This article tests whether product and process innovations increase employment in three european countries—france, germany, and the netherlands—and in the people’s republic of china on the basis of the same underlying theoretical framework and comparable harmonized micro data. The data pertain to the period 2002–2004 and cover the manufacturing and services industries in the three european countries, and to the period 1999–2006 and only the manufacturing industries in china. Process innovation does not play a significant role, whereas non-innovation-related efficiency improvements in the production of unchanged products tend to reduce employment. In contrast, product innovation stimulates employment, the compensation effect via increased demand dominating the displacement effect. The net effect of product innovation and the net growth in total employment are comparable in the two regions.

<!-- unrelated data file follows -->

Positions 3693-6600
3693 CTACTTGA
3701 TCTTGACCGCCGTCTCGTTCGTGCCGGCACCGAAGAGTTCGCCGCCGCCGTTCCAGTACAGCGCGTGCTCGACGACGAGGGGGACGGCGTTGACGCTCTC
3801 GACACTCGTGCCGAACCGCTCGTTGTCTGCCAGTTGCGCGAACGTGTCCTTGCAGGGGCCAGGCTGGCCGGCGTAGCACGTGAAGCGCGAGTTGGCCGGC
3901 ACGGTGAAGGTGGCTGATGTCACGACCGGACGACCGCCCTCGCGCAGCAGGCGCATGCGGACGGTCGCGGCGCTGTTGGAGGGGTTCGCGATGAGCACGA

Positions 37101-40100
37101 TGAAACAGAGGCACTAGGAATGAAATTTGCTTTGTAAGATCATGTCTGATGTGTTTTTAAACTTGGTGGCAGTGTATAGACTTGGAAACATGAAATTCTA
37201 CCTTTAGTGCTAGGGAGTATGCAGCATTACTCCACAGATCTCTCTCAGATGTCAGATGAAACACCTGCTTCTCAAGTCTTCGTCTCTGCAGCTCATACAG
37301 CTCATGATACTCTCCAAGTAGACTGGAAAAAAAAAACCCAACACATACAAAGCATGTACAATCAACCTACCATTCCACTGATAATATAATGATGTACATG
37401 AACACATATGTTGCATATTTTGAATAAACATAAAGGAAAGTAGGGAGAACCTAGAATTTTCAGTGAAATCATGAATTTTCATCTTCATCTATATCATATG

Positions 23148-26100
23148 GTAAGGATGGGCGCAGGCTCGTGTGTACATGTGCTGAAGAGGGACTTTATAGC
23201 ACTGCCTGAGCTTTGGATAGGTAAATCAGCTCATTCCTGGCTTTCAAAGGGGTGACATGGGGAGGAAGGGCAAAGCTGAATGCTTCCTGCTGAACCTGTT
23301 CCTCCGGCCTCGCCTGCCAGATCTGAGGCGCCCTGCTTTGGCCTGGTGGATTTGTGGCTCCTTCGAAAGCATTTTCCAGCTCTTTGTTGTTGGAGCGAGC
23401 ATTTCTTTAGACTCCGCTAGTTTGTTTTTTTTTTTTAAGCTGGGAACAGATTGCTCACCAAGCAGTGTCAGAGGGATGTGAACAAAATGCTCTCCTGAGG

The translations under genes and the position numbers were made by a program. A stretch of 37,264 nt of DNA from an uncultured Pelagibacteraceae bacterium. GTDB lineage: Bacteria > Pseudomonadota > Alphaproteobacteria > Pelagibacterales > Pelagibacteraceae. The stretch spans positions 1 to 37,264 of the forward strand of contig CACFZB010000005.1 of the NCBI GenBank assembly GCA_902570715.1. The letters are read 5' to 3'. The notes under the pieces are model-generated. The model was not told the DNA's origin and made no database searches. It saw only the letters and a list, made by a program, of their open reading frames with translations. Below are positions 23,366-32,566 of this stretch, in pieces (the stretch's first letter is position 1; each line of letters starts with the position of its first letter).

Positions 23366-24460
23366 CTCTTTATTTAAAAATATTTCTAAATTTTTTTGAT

- o31 - Innovation and Invention: Processes and Incentives
- o33 - "Technological Change: Choices and Consequences; Diffusion Processes"
- d22 - Firm Behavior: Empirical Analysis
- j23 - Labor Demand